Taxes on Stock Profits

by Dennis Hartman

Investing in the stock market represents an opportunity to make profits as the businesses you buy into grow in size and value. However, profits from stock also mean higher income taxes at the end of the year. Investors must pay taxes on both the income they receive while they hold stock, and the profits they make when they sell it.

Investment Income

One form that stock profits take is investment income during the time that an investor holds stock. This income comes in the form of dividends, which some companies pay to their shareholders. Dividends are taxable and the companies that issue them send 1099-DIV forms to shareholders, who use the data on the forms to claim their profits as income on federal and state tax returns.

Capital Gains

The other major type of stock profit arises when an investor sells stock for a higher price than it initially cost. In these cases, investors must claim their profits as capital gains. To figure capital gains, taxpayers must complete an additional tax form known as Schedule D. In this form, a taxpayer subtracts the cost of stock, known as the cost basis, from the net proceeds from the sale. This ensures that taxpayers are only liable for the profits they make, not the full amount of money they receive for stock sales.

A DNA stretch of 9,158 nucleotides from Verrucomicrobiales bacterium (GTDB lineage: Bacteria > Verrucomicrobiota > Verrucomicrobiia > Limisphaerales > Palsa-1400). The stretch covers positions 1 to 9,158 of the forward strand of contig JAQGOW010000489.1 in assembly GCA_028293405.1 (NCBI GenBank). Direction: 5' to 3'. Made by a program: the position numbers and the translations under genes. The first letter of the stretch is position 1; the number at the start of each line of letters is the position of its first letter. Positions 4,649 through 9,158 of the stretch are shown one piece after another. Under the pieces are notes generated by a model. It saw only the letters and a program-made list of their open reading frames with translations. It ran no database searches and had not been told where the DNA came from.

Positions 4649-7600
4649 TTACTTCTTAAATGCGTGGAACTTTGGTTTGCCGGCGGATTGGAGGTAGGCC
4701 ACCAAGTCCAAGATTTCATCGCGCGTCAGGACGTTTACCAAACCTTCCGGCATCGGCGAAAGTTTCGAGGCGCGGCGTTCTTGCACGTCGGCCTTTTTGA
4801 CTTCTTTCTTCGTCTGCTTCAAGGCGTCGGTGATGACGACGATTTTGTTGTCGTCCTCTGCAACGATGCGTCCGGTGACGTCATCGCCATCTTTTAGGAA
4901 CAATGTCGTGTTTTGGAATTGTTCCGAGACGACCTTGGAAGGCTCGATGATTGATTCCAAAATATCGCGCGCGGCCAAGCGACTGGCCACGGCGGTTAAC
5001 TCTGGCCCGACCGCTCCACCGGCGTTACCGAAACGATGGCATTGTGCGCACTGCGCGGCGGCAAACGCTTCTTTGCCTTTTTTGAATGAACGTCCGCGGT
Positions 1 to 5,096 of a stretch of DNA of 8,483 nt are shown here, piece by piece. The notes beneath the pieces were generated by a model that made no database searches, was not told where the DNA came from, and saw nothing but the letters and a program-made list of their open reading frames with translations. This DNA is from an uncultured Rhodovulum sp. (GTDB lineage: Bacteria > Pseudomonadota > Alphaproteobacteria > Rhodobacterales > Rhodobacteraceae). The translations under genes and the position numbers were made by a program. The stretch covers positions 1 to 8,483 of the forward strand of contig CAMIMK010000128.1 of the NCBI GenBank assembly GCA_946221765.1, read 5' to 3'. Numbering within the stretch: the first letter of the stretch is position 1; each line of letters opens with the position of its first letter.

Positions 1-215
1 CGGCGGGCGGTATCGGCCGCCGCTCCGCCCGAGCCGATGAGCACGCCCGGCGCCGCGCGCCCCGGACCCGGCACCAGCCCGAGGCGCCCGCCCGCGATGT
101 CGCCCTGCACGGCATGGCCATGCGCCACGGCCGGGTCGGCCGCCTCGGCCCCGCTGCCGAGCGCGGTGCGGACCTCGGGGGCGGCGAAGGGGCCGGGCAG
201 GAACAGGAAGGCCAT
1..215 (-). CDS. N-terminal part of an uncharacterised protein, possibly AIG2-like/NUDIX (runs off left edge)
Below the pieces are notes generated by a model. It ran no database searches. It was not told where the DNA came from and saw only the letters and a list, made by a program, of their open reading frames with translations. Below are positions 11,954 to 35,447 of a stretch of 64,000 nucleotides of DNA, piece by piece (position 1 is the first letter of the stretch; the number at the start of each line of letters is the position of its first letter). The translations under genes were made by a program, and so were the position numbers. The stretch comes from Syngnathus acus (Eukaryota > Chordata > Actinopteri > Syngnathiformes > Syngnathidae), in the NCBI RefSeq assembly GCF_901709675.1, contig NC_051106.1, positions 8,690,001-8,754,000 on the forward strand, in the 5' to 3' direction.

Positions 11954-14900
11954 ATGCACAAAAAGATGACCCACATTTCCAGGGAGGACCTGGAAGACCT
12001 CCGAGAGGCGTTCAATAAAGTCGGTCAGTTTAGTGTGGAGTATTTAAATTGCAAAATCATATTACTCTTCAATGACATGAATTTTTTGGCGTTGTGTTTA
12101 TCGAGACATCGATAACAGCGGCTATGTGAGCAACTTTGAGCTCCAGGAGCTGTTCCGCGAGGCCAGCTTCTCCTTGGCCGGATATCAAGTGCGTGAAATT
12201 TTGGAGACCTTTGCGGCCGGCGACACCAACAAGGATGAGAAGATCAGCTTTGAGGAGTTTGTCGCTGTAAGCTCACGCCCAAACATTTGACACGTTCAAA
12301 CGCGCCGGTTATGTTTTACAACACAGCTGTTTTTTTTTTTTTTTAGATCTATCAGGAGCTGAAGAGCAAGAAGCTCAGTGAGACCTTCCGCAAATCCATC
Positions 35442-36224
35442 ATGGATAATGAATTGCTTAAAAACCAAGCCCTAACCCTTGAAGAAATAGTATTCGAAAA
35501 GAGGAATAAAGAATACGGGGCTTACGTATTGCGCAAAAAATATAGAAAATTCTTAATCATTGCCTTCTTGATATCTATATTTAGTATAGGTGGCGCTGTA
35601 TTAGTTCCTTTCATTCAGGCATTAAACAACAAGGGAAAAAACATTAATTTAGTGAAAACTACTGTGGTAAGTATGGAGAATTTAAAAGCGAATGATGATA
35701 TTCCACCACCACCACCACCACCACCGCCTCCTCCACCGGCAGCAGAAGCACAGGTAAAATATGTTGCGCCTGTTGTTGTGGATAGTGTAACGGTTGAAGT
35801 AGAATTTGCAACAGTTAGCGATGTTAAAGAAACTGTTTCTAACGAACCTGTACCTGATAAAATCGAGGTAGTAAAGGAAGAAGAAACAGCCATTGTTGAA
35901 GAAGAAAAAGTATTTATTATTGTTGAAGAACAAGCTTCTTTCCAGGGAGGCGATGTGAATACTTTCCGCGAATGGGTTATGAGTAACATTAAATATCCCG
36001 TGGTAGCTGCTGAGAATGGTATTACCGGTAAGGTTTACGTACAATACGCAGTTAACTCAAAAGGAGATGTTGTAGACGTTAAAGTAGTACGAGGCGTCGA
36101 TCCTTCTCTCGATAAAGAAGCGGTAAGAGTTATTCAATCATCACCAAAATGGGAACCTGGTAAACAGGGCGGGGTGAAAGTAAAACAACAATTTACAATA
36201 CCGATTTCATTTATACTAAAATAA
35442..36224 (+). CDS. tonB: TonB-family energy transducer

Investment expenses count against a taxpayers profits from selling stock. For example, if you spend $500 going to a financial adviser, you can subtract that amount as an investment expense deduction from the value of your capital gains. In this example, if the stock earns you $5,000, but cost you $3,000 to buy, your taxable profit is only $1,500. Taxpayers must account for their investment expense deductions and show proof of expenses.


Capital losses, which are the opposite of capital gains, also have tax implications for investors. Capital losses reduce your taxable income just as capital gains add to it. This means that if you sell stock for a profit, you can minimize the amount you owe by also selling stock for a loss. You can write off up to $3,000 a year in capital losses. If you lose more than this, the excess amount can be carried over to future years.

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